Wireworms, the larval stage of a click beetle, often cause severe damage to numerous crops in Florida. At least twelve species of wireworms have been found in southern Florida, but only the corn wireworm, Melanotus communis, is considered to cause significant economic damage to sugarcane. Since M. communis is the important wireworm species, the rest of this document will pertain to this species.
Adult click beetles may be collected during all months of the year, but they are most numerous during May, June, and July and are scarce from September to March. The beetles are brown and about 5/8" long.
The larvae of click beetles are called wireworms because they resemble a jointed piece of stiff, bright, brownish-yellow wire. M. communis wireworms are approximately 1–1/4 inch long when fully grown (Figure 1). They are soil pests and attack the underground portions of the sugarcane plant.
Wireworms are generally found under sugarcane stools (or roots; please see Sugarcane Botany: A Brief View, https://edis.ifas.ufl.edu/sc034, for further information on sugarcane anatomy) rather than between stools in a row or between rows. Wireworm populations are lowest in the summer and increase rapidly in the fall, staying fairly constant thereafter. However, M. communis are slightly smaller in the fall than during the rest of the year.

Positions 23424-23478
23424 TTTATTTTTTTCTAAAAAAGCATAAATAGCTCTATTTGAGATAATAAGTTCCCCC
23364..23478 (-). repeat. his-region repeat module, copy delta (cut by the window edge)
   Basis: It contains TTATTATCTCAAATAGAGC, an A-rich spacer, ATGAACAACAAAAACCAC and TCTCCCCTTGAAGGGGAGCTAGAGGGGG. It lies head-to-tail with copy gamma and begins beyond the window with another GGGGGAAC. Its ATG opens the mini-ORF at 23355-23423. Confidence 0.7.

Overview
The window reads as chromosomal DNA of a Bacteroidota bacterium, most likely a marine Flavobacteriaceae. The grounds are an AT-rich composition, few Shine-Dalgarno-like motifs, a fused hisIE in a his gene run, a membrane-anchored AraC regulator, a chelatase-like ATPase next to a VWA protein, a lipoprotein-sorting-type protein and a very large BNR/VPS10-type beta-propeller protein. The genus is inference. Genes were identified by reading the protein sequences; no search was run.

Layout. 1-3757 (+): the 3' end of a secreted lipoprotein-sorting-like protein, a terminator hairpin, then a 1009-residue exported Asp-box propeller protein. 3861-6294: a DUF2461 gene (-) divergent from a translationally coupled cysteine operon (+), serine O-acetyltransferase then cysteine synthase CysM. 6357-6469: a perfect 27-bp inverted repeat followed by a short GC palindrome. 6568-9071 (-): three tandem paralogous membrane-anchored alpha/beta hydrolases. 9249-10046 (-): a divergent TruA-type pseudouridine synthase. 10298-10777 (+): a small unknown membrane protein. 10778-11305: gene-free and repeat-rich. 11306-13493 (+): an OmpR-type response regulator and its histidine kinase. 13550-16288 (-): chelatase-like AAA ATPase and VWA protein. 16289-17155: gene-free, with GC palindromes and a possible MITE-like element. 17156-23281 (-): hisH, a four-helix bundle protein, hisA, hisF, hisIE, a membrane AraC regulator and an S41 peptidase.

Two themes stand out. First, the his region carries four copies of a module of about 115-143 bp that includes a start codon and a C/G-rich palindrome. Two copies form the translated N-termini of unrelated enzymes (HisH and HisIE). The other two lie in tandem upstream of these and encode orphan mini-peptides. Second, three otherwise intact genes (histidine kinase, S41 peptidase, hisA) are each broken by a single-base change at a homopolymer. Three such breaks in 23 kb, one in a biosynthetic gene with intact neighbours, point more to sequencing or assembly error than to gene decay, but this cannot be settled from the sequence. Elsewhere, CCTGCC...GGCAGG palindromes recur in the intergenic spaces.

Laboratory tests indicate that weeds in and around sugarcane fields are not major attractants for M. communis. Both the adults and larvae preferred to reside in sugarcane juices and root material rather than respective weedy plant materials in free choice tests in the lab. In tests, this effect varied by sugarcane cultivar and soil type.
Generally, wireworms are a pest of newly planted sugarcane and only rarely a pest in ratoon sugarcane. Wireworms feed on the buds and root primordia during germination of sugarcane seed pieces and on shoots and roots after germination. Most of the injury to young shoots is near the point where the shoots join the seed piece or stubble. Wireworm injury can generally be identified as relatively large, ragged holes cut into seedpieces and buds or into young shoots. The death of buds or young shoots leads to stand reductions. Wireworm injury has been reported as facilitating the entrance of the fungus that causes sugarcane red rot disease.